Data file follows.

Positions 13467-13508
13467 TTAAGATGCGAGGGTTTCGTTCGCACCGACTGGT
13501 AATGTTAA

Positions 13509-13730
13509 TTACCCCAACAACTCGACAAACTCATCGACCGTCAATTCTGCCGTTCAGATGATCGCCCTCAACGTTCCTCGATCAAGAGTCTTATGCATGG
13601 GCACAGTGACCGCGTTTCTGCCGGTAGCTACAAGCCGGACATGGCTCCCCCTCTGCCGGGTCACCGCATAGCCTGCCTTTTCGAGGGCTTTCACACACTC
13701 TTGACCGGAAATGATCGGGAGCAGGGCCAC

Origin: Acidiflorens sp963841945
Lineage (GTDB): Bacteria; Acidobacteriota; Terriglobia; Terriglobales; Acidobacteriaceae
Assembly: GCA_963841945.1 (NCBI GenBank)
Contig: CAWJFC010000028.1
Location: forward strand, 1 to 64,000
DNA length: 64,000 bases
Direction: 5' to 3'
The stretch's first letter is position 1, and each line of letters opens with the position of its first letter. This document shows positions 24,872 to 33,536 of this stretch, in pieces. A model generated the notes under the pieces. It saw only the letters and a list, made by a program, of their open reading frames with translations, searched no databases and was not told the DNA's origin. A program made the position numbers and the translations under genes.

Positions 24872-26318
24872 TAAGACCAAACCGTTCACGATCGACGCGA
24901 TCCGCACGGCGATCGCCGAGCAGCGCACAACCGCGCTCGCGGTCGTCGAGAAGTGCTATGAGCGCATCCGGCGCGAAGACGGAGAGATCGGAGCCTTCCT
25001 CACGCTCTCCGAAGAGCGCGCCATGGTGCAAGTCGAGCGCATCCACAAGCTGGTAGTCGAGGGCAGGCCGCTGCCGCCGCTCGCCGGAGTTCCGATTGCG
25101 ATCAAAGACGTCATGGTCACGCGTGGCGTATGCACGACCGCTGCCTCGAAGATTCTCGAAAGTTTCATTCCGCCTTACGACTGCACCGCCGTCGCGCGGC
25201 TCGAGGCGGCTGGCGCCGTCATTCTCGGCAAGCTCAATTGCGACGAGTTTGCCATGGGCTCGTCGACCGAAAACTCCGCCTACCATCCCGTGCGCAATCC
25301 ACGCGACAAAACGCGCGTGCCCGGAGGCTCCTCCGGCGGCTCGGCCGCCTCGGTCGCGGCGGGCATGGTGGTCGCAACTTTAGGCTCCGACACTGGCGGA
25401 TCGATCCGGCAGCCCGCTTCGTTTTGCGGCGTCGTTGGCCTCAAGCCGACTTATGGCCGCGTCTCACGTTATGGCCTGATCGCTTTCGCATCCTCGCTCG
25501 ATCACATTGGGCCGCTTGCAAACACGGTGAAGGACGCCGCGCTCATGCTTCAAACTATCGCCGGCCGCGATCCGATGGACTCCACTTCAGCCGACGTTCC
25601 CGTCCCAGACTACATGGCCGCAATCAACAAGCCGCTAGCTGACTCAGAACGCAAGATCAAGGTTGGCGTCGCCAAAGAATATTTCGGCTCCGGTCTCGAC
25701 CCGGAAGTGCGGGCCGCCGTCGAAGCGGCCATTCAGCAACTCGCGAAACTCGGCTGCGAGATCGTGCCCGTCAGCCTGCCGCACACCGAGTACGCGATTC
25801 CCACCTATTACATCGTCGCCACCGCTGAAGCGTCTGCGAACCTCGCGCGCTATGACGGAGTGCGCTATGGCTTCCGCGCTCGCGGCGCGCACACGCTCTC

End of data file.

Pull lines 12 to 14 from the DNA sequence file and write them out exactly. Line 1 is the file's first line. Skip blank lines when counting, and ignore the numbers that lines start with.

Location: forward strand, 1 to 64,000
DNA length: 64,000 bases
Direction: 5' to 3'